Friday, January 24, 2014

SC resolved the conflict between the conclusive proof envisaged under laws and the scientific proof accepted by the world.

The Supreme Court of India has recently resolved the sensitive dispute regading what kind of proof should be accepted in admeasuring the Justice, by observing in the matters of Criminal Appeal No.24 of 2014 that-" The presumption may afford legitimate means of arriving at an affirmative legal conclusion. While the truth or fact is known, in our opinion, there is no need or room for any presumption. Where there is evidence to the contrary, the presumption is rebuttable and must yield to proof. Interest of justice is best served by ascertaining the truth and the court should be furnished with the best available science and may not be left to bank upon presumptions, unless science has no answer to the facts in issue. In our opinion, when there is a conflict between a conclusive proof envisaged under law and a proof based on scientific advancement accepted by the world community to be correct, the latter must prevail over the former"

Supreme Court of India endorses again the accuracy of DNA test to determine paternity dispute of a child

Recently while disposing Criminal Appeal No.24 of 2014 in the matters of Nandalal v/s Lata, the Apex Court has again endorsed the accuracy of DNA test for the determination of the issue of paternity, when the husband and wife lived to gather or had opportunities to access. The Hon'ble Supreme Court has observed that "DNA (Deoxyribonucleic Acid), which is found in the chromosomes of the cells of living beings, is the blueprint of an individual. When two unrelated people possessing the same DNA pattern have been compared, the chances of complete similarity are 1 in 30 billion to 300 billion. Given that the Earth’s population is about 5 billion, this test shall have accurate result. It has been recognized by this Court in the case of Kamti Devi (supra) that the result of a genuine DNA test is scientifically accurate."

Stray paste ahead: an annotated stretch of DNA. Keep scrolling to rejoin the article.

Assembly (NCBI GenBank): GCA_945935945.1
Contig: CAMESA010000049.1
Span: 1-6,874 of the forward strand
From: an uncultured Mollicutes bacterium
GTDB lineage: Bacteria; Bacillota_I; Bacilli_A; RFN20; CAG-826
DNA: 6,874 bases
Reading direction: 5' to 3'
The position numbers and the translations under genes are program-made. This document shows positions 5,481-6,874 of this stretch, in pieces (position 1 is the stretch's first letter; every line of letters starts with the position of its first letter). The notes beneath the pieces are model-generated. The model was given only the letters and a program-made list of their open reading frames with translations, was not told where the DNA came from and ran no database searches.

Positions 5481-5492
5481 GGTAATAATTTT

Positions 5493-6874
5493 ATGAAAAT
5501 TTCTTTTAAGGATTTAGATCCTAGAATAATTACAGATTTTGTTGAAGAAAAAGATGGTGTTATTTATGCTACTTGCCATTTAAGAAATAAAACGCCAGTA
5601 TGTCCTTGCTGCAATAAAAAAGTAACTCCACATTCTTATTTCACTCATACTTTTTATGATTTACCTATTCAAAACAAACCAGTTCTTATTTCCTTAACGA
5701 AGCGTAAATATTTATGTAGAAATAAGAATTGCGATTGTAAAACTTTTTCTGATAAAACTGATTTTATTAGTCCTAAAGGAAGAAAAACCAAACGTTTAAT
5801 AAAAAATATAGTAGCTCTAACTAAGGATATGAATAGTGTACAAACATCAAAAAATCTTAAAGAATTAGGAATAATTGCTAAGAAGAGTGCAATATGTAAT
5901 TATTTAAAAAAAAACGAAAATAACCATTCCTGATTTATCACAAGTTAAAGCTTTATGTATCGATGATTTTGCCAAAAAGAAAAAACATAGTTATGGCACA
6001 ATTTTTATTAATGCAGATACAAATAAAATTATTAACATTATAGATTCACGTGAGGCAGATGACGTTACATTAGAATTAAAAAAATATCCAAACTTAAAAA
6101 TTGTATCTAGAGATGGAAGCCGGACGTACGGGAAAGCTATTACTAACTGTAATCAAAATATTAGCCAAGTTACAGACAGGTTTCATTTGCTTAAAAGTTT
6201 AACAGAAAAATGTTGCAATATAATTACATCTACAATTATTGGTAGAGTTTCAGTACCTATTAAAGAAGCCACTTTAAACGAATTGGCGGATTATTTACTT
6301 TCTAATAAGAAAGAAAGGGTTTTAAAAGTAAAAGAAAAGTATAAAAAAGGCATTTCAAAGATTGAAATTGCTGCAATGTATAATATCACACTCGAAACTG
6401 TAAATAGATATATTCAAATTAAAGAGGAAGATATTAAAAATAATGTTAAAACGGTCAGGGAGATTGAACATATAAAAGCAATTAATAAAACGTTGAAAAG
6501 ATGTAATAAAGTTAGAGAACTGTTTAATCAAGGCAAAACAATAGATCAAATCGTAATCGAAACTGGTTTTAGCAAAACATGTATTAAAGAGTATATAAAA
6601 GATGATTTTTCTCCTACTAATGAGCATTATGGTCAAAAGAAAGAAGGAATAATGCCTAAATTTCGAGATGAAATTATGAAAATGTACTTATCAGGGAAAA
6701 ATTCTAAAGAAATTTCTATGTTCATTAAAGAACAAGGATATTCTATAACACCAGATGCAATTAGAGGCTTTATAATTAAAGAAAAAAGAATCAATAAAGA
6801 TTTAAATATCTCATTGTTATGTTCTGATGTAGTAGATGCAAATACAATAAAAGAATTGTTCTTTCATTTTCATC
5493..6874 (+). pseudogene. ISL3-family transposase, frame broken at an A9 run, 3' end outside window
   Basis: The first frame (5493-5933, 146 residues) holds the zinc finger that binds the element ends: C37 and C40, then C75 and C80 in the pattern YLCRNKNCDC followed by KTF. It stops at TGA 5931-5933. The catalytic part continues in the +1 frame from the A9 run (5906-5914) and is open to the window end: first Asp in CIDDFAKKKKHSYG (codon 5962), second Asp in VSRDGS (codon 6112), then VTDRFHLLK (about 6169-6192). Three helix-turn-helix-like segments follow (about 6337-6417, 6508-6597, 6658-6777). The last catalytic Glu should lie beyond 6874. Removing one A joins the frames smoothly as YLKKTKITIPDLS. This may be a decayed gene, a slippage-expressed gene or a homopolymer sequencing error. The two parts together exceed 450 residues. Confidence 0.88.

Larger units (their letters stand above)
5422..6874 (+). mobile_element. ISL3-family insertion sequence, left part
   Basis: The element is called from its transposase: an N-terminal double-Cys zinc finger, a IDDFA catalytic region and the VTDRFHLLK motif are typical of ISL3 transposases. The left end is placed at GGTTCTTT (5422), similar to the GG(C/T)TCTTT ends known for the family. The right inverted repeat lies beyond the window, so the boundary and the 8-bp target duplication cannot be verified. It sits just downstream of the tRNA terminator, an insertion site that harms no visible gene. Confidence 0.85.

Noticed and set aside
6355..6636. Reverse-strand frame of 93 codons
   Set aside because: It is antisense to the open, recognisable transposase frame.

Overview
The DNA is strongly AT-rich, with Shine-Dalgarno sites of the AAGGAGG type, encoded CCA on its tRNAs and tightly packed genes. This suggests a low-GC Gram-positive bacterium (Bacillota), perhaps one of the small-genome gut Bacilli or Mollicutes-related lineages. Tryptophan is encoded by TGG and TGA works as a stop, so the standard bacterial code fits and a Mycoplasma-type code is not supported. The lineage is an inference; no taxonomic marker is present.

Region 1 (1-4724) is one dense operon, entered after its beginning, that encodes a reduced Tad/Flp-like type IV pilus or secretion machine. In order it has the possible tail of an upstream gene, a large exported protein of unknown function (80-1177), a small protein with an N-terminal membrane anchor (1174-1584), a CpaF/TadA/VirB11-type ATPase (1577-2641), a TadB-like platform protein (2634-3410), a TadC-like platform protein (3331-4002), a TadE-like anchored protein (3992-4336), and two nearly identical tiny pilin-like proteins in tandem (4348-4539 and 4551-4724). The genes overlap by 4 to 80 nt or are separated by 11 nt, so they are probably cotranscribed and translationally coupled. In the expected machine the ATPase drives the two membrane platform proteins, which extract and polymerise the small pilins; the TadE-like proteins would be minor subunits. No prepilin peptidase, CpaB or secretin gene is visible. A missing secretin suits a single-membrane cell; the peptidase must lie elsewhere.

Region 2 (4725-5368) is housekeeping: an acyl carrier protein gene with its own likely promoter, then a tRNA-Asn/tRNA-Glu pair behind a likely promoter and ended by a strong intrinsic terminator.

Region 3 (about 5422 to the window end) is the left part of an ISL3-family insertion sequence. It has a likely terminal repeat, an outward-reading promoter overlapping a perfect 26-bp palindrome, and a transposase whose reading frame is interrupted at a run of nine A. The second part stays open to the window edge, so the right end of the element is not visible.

Thursday, January 16, 2014

SC: "The provision being in the domain of the Procedural Law, it has to be held directory and not mandatory"

While adjudicating with CIVIL APPEAL NO. 65 OF 2014 lodged by appellant SANDEEP THAPAR, the Hon'ble Supreme Court of India has made an important landmark observation recently about the provisions to prevent delay in proceedings and its corresponding procedural laws that " The purpose of providing the time schedule for filing the written statement under Order VIII, Rule 1 of CPC is to expedite and not to scuttle the hearing. The provision spells out a disability on the defendant. It does not impose an embargo on the power of the Court to extend the time.Though the language of the proviso to Rule 1 of Order VIII of the CPC is couched in negative form, it does not specify any penal consequences flowing from the non-compliance.The provision being in the domain of the Procedural Law, it has to be held directory and not mandatory. The power of the Court to extend time for filing the written statement beyond the time schedule provided by Order VIII, Rule 1 of the CPC is not completely taken away.

Though Order VIII, Rule 1 of the CPC is a part of Procedural Law and hence directory, keeping in view the need for expeditious trial of civil causes which persuaded the Parliament to enact the provision in its present form, it is held that ordinarily the time schedule contained in the provision is to be followed as a rule and departure therefrom would be by way of exception. A prayer for extension of time made by the defendant shall not be granted just as a matter of routine and merely for asking, more so when the period of 90 days has expired. Extension of time may be allowed by way of an exception, for reasons to be assigned by the defendant and also be placed on record in writing, howsoever briefly, by the Court on its being satisfied. Extension of time may be allowed if it was needed to be given for the circumstances which are exceptional, occasioned by reasons beyond the control of the defendant and grave injustice would be occasioned if the time was not extended. Costs may be imposed and affidavit or documents in support of the grounds pleaded by the defendant for extension of time may be demanded, depending on the facts and circumstances of a given case.

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